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You can simply say the electric field is 0 for the zero-internal-resistance battery. Where the heck do you need to split the one and only electric field in two artificial pieces?

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In order to satisfy Kirchhoff there must be an irrotational E field in the battery to give zero circulation of that field, the Es field..

But this would leave a net E field in the battery, violating equilibrium of the + and - ions.

Furthermore, an emf must be generated to account for the current in the first place.

Both these requirements dictate the existence of a second E field in opposition to the irrotational field. It's called the Em field and is the immediate consequence of the generated emf.

Thus, the circulation of the net E field around the circuit is iR, not zero as some would erronerously believe.

Your assumption of only one E field in the battery is incorrect. I have defined the E field as numerically the force on a unit stationary test charge, assuming that charge does not materially affect the pre-existing E field. So there can't be a net E field in the battery or the test charge would migrate to the - terminal, causing an imbalance of charge between the + and - terminals. This in turn implies finite divergence of the net E field which violates Maxwell ## \nabla \cdot \mathbf D = \rho = 0 ##.

cf. th excerpt from the Skilling text I had previously sent, which totally accords with the above.

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You can simply say the electric field is 0 for the zero-internal-resistance battery. Where the heck do you need to split the one and only electric field in two artificial pieces?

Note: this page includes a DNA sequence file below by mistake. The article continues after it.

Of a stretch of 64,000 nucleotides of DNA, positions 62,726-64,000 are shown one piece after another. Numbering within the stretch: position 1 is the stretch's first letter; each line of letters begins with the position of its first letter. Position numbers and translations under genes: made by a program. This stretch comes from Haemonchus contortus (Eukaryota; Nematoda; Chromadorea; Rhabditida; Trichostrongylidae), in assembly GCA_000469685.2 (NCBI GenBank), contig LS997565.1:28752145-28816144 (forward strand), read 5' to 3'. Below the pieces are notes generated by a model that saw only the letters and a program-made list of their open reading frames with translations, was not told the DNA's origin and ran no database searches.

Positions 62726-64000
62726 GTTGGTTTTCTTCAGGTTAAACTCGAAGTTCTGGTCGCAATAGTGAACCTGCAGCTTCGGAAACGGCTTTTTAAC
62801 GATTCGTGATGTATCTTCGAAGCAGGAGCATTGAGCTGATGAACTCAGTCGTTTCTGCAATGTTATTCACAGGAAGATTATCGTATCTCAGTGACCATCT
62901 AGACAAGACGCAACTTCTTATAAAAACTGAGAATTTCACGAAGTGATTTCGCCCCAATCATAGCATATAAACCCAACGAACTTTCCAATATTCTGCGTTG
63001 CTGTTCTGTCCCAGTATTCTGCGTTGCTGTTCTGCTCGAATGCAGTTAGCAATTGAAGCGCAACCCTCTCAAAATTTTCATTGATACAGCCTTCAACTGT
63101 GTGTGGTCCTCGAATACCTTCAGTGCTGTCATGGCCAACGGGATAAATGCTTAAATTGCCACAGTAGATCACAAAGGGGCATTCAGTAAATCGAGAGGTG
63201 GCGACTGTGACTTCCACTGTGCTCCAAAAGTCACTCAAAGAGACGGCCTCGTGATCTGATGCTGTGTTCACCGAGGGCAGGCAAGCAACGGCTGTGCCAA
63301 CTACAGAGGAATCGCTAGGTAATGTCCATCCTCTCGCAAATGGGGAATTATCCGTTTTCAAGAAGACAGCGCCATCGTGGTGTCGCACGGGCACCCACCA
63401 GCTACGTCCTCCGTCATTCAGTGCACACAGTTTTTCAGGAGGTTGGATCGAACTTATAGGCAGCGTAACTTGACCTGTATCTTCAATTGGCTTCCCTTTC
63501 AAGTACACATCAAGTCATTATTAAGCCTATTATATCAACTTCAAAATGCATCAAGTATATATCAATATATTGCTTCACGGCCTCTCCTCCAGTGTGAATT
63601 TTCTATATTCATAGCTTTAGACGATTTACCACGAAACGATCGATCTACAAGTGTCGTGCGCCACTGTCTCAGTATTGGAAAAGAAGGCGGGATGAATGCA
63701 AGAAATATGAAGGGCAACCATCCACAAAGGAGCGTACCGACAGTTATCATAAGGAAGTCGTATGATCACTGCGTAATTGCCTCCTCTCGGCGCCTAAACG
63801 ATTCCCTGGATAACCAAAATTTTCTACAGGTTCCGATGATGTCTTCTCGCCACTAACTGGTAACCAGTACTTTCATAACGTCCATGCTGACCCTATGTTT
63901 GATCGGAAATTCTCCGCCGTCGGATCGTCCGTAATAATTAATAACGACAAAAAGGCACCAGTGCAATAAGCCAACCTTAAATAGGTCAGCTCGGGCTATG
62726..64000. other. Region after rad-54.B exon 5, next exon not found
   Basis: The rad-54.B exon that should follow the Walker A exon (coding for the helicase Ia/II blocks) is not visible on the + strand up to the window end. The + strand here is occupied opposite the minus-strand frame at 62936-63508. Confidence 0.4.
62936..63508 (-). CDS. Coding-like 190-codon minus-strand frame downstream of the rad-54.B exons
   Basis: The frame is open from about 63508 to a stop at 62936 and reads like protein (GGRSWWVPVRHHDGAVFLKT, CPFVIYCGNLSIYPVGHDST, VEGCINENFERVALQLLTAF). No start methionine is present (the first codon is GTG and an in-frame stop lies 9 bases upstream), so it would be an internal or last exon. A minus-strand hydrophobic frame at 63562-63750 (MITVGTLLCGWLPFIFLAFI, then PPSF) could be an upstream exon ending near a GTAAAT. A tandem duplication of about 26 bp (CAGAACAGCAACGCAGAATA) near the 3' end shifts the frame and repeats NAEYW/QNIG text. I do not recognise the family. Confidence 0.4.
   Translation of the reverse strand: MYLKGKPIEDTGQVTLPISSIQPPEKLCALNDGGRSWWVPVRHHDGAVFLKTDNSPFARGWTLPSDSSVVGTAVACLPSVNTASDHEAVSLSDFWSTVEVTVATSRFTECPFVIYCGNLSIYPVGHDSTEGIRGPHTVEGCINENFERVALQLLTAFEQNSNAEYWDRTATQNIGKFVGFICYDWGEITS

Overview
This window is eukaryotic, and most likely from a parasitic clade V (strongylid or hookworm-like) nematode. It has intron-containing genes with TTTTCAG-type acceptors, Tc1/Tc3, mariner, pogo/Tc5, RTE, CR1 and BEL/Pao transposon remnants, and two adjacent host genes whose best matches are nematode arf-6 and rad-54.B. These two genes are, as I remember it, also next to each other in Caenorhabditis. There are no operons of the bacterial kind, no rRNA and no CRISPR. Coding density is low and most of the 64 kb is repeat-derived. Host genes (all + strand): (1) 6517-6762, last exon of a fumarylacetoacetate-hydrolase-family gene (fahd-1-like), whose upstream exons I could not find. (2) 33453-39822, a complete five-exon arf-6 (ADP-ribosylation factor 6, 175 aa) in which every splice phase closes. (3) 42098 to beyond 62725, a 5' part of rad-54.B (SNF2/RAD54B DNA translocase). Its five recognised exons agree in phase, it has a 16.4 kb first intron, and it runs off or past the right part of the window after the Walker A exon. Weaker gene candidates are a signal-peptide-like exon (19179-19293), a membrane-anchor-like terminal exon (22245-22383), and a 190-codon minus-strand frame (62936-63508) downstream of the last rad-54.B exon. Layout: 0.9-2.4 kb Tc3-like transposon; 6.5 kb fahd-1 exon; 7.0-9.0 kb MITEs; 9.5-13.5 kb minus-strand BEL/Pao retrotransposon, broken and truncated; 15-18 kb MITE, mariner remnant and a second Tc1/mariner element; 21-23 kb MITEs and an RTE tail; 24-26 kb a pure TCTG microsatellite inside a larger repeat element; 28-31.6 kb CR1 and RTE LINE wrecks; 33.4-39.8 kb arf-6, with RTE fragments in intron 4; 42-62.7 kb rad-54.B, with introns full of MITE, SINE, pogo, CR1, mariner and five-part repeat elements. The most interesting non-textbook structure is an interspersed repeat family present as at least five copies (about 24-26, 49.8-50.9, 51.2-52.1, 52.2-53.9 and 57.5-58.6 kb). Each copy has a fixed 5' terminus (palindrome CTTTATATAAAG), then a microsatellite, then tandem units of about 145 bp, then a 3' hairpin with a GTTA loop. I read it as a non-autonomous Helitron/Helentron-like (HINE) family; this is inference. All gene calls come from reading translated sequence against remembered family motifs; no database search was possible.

I'm confused by this question.
Is the E field zero or is it finite?

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You can model the battery as a zero-resistance source of emf in series with a finite resistance ##r## representing the internal resistance. Doing so reduces battery ## \int \mathbf Es \cdot d\mathbf l ## by ## -ir ## if there is current ##i## drawn, while Em is more slowly reduced over time as the chemical process abates..

I am not a battery expert and my blog was not intended to be an expose of battery operation.

As I said in my blog, if you are unhappy with the battery example I gave three more examples of the need for a split-E model. Enjoy!

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weirdoguy
vanhees71
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Let's take only the one example with the ring and a time-varying magnetic flux. I don't know, where you need this strange split (though it's mathematically always possible). All you need to calculate the current here is Faraday's Law (in SI units)
$$\vec{\nabla} \times \vec{E}=-\partial_t \vec{B}.$$